Compared with other states, Montana wasn’t causing a whole lot of trouble for the Bush administration’s mercury cap-and-trade program.
The plan, as envisioned by the administration and the Environmental Protection Agency, would have allowed power plants exceeding 2005 federal mercury emission limits to purchase credits from power plants that produced emissions below the caps, allowing some states to release more of the toxin because others emitted less. A three-judge federal appeals panel in Washington, D.C., struck down the idea on Feb. 8, ruling it did not meet legal obligations under the Clean Air Act to protect the public’s health.
The EPA’s rationale, according to Chuck Homer, the Montana Department of Environmental Quality’s Air Permitting and Compliance Program Manager, was that the free market would encourage power plants to upgrade mercury controls once credits reached a certain price.
In the meantime, Homer says, the states that purchased mercury credits—and released more than the amounts established to be safe—would increase local exposures to the heavy metal, a potent neurotoxin that is especially dangerous to children and fetuses.
Montana was not interested in exceeding the caps, Homer says. The state only wanted to participate in selling credits and reducing emissions—not buying them. So Homer and the DEQ proposed only allowing cap-and-trade deals between power plants within Montana—not with other states—thus hoping to keep net mercury emissions at the same level statewide.
And that’s when Montana ran into the problems that ultimately led other states to take the EPA to court.
“EPA’s response, we believed, was trying to pressure us in a heavy-handed method of saying it was their way or no way,” Homer tells the Independent. “They told us any limitations [that Montana placed] on the ability to trade was not acceptable.” And if Montana insisted? “In that case the state program would not be approved and the trading program would go into effect with no state involvement,” Homer says.
E-mails obtained through the Freedom of Information Act by nonprofit group Environmental Defense corroborate Homer’s claims, and several other states have complained of the same treatment.
The EPA has publicly denied that it pressured the states in any way. Meanwhile, on the day before the court ruling against the cap-and-trade plan, the White House Office of Management and Budget approved a draft regulation that would have forced states to comply.
Until October 2006, the state of Montana had no mercury emission laws. The EPA, according to state officials, told the DEQ that if it didn’t agree to the cap-and-trade plan, it would be stripped of any control over the matter. Homer said the state decided not to officially submit its plan to cap and trade within the state because it was clear the EPA would reject it. “We didn’t feel that submitting a plan the EPA already told us was not going to be approved would be a prudent thing to do,” he says.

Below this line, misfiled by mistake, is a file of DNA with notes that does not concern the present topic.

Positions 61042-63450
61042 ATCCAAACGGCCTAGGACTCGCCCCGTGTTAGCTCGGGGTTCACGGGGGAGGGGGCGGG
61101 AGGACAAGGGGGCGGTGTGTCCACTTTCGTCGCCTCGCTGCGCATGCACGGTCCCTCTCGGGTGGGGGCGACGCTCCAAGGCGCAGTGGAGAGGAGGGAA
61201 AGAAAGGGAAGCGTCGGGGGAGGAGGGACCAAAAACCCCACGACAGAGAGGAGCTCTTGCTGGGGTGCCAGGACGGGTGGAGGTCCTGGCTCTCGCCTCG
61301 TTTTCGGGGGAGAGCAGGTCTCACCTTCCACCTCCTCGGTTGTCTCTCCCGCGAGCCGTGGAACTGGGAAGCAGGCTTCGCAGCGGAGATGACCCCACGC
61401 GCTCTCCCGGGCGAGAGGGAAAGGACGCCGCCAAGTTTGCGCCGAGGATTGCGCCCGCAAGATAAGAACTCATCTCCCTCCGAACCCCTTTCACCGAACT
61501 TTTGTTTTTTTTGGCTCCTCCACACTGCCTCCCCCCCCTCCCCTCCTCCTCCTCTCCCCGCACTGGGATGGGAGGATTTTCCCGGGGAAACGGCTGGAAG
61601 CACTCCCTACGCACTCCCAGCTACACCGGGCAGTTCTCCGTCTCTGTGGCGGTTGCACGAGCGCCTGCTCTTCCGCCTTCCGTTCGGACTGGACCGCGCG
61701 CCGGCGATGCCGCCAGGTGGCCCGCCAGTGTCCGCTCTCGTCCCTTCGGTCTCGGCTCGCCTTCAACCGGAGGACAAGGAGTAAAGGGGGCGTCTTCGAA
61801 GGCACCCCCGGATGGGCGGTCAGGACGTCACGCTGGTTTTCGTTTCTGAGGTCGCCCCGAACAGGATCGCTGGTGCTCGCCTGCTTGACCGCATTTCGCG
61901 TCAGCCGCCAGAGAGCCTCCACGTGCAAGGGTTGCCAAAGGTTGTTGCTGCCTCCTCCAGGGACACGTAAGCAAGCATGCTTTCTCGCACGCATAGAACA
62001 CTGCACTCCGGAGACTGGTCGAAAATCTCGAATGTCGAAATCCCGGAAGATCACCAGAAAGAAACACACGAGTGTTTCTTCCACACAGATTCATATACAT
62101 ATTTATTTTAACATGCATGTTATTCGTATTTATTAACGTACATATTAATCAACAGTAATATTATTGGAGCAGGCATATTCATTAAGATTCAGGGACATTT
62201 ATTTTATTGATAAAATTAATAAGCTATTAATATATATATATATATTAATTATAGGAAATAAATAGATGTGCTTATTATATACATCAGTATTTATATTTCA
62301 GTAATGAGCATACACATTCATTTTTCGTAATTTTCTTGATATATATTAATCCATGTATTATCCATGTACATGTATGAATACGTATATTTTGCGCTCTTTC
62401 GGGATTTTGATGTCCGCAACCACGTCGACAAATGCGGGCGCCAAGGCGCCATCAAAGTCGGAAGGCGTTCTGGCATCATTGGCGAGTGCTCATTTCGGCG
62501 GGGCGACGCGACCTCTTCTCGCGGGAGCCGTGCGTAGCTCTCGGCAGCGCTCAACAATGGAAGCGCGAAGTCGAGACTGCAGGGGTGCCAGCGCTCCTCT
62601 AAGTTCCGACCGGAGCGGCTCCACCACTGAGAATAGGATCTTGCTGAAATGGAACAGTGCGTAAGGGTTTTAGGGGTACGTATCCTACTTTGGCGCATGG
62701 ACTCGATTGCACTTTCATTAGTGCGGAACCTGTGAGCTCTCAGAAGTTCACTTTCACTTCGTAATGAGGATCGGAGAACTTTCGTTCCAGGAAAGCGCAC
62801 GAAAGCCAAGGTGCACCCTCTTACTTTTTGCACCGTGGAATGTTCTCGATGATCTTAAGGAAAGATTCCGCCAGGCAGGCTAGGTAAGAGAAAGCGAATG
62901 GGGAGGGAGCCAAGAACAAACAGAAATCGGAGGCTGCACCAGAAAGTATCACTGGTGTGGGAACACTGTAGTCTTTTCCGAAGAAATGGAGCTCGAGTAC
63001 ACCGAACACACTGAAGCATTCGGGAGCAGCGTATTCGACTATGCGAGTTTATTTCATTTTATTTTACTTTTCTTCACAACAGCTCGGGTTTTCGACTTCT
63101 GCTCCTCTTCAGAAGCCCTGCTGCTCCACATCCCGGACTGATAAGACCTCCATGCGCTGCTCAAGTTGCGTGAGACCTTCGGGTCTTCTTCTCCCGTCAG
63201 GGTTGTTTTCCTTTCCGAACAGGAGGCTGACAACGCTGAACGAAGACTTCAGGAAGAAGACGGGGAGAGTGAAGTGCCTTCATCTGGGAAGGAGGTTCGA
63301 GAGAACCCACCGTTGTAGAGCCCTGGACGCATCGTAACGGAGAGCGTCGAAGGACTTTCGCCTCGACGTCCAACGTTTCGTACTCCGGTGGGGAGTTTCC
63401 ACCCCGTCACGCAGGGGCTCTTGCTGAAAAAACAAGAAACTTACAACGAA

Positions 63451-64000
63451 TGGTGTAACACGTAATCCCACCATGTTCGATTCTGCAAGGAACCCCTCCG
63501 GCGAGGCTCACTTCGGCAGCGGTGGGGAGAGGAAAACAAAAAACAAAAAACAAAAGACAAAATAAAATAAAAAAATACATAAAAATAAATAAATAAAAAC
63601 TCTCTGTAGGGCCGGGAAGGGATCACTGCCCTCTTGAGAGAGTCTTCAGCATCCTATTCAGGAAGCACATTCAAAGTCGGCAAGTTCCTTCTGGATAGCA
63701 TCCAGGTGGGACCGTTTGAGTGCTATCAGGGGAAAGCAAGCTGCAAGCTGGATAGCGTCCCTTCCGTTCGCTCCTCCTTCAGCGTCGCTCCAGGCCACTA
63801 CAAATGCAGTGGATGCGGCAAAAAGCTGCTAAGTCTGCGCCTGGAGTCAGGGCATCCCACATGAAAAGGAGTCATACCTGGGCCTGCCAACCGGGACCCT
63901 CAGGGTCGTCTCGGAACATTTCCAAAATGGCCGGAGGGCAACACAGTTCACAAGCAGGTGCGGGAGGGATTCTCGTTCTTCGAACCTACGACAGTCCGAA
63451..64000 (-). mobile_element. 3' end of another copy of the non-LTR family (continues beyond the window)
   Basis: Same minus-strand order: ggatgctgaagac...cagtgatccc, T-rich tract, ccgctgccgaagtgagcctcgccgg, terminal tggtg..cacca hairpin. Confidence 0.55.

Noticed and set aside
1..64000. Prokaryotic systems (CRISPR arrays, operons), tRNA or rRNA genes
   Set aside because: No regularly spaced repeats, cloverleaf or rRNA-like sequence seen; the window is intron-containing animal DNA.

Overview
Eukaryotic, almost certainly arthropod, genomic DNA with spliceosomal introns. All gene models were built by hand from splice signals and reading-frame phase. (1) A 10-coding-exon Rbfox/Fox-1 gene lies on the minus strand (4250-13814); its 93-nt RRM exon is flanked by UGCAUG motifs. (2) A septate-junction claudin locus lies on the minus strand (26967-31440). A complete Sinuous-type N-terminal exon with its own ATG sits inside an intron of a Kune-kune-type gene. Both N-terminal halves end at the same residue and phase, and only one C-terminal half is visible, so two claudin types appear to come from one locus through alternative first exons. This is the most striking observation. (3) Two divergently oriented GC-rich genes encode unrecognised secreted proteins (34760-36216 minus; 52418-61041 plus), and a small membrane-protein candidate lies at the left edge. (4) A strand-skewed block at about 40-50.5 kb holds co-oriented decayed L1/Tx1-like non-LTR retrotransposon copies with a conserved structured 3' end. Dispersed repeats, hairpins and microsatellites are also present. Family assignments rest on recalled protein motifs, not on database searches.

In the meantime, 17 other states facing similar problems took the EPA to court. And won.
Homer says he’s satisfied with what the state is left with, now that cap-and-trade has been struck down. “I believe that we’re in a good place for mercury emissions,” he says.
Vickie Patton, a lawyer for Environmental Defense, believes the ruling supports the rights of states like Montana to have emissions laws that are stricter than the federal standards.
“The EPA tried to turn common sense and the law on its head, because for well over 30 years it has been kind of a bedrock principal of the nation’s clean air laws that EPA sets the floor, and the states are free to protect human health and environment in a more precautionary way,” Patton says.
Not everyone agrees.
“We were certainly supportive of Montana’s participation in the nation’s [proposed] cap-and-trade program, and still maintain that that sort of system has to remain in order to help industries comply with an overall mercury standard and lower emissions,” says Mark Lambrecht, Manager of Regulatory Affairs for PPL Montana, which runs most of the state’s mercury emitting plants.
Cap-and-trade, Lambrecht says, would have allowed a little more time for the power industry to develop technology to meet stricter standards.
According to EPA spokesman Jonathan Shradar, the ruling is ultimately bad from an environmental standpoint. “Overall right now, there is no rule that’s reducing mercury emissions from power plants on the federal level, and so that’s the effect of the court ruling. It has reduced regulation of mercury emissions.”
But Shradar says the ruling was based primarily on a technicality and does not mean the end of mercury cap-and-trade programs.
“The court essentially said we chose the wrong section of the Clean Air Act,” Shradar said. “We used section 112 of the Clean Air Act, and they found that was not the right section. They did not take a stance on cap-and-trade as an approach.”
In the end, Shradar says, the administration stands by its plan. “Cap-and-trade, from an administration standpoint is still the policy.”